Background: Access to the stomach for long-term enteral feeding can be achieved via laparotomy (open GT), laparoscopy (lap GT) or endoscopy (PEG). We compared the three methods of gastrostomy to determine whether any one has an advantage over the others. Methods: A retrospective analysis was done of 356 gastrostomies performed between January 1990 and June 1995. Results: Of these 356 gastrostomies, 214 were open GT, 60 were lap GT, and 82 were PEG. The completion rate was high, 98.1% to 100%. The perioperative mortality rates were low and similar among the 3 methods; 4.2% for open GT, 5.3% for lap GT, and 4.9% for PEG (p = 0.87, Chi square test). Cardiac arrest was the predominant immediate cause of all perioperative deaths (68.8%). Overall, none of the deaths was directly related to the gastrostomy procedure. Major complications occurred in 24.9% of patients receiving open GT, in 18.3% of patients with lap GT, and in 17.1% of patients with PEG. Long-term complications developed in 25.9% of open GT, 25.6% of lap GT, and 30.4% of PEG. The revision rates were similar for all 3 methods, 6.7% for open GT, 10% for lap GT, and 6.1% for PEG. Conclusions: Gastrostomy can be performed safely by all three techniques, with similar outcomes. PEG is our method of choice. Lap GT is preferred in patients with head and neck carcinoma, patients with obstructing esophageal carcinoma, and patients who have problems with overlying liver or colon. Open GT is reserved for cases with extensive intraabdominal adhesions or those where the procedure is done during an ongoing laparotomy.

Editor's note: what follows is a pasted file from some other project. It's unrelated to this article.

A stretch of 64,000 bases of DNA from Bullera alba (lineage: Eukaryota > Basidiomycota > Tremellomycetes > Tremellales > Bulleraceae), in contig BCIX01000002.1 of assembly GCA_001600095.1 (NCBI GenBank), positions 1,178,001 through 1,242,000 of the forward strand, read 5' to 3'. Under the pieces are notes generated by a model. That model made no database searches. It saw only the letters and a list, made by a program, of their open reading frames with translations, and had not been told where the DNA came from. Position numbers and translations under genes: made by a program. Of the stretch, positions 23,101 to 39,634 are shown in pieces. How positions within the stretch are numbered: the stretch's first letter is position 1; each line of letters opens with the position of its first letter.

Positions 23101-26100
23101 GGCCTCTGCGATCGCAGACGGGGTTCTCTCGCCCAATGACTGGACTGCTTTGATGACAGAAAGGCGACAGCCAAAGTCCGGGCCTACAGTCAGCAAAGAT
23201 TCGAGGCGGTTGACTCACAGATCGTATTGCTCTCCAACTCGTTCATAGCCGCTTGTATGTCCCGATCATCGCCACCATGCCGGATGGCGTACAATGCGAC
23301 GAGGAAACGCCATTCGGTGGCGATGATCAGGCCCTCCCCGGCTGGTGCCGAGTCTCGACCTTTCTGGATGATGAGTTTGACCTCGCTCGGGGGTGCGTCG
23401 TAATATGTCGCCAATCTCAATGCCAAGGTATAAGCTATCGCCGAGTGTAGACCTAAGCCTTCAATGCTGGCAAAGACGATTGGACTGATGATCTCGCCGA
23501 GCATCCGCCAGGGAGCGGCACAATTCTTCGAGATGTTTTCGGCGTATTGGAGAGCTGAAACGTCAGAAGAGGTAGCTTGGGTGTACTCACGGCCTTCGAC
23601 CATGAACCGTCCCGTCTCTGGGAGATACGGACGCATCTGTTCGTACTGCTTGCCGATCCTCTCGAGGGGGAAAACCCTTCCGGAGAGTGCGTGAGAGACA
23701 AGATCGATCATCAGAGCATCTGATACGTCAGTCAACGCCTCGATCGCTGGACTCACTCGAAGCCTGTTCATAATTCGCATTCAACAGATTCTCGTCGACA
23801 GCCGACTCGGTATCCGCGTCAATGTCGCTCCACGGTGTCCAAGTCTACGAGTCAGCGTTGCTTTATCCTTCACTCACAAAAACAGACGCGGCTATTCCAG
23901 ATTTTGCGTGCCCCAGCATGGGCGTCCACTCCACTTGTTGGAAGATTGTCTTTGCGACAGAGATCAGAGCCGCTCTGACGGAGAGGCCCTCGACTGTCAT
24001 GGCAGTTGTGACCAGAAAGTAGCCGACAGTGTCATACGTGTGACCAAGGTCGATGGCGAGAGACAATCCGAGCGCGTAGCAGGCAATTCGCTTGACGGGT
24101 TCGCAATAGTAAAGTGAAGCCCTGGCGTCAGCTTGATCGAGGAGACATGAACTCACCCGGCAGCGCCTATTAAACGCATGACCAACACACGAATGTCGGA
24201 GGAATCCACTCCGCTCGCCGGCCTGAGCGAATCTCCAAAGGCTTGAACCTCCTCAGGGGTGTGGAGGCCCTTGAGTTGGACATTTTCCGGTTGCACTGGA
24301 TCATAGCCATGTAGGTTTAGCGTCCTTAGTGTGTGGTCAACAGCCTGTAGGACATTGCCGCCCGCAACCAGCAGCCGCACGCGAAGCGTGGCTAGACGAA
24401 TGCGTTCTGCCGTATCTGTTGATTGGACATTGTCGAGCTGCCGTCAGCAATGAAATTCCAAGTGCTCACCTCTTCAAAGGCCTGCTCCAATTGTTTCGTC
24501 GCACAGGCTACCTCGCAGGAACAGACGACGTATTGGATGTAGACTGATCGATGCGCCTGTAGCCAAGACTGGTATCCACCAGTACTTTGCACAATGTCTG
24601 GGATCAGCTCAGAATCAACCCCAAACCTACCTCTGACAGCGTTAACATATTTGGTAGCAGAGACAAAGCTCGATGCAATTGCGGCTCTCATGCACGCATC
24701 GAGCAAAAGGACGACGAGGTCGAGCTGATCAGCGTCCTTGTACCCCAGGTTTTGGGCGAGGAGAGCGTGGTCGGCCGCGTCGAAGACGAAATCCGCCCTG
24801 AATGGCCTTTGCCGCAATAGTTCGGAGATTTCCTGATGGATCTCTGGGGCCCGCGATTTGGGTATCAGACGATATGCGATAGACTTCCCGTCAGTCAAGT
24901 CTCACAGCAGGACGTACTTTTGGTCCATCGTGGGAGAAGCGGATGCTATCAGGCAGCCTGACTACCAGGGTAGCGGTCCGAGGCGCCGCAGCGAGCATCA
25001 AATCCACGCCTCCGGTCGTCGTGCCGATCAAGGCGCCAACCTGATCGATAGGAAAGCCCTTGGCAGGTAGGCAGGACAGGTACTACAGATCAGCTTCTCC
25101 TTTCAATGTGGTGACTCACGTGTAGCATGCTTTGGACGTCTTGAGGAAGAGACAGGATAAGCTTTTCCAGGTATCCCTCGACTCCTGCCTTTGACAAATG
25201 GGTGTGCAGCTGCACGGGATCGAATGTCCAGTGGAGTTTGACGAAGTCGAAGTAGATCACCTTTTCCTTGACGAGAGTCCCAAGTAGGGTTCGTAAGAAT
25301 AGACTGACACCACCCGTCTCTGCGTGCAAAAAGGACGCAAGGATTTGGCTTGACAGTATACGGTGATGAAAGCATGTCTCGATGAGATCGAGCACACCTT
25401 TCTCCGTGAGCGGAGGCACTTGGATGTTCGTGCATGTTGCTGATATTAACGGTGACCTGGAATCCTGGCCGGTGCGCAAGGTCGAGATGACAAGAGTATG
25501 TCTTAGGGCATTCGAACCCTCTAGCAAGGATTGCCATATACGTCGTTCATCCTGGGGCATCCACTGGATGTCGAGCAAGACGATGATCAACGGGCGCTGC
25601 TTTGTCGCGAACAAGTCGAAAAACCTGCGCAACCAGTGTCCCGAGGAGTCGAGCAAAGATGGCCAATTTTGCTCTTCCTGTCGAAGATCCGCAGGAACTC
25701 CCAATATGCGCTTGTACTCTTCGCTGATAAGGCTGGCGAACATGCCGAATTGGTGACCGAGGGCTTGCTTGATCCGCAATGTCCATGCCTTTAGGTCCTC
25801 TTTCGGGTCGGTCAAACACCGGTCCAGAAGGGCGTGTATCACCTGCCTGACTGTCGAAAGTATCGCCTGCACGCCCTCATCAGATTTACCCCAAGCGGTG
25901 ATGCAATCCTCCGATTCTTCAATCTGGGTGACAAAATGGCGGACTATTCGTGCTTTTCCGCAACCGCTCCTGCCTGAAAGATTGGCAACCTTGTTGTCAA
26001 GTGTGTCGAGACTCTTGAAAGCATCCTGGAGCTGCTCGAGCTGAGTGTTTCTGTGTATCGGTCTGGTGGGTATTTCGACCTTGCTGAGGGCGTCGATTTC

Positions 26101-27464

- Enteral feeding
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